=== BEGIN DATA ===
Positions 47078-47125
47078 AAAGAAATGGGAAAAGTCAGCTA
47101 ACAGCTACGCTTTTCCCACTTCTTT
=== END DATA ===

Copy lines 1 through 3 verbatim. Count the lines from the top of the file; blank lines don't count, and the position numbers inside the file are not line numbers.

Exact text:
Positions 47078-47125
47078 AAAGAAATGGGAAAAGTCAGCTA
47101 ACAGCTACGCTTTTCCCACTTCTTT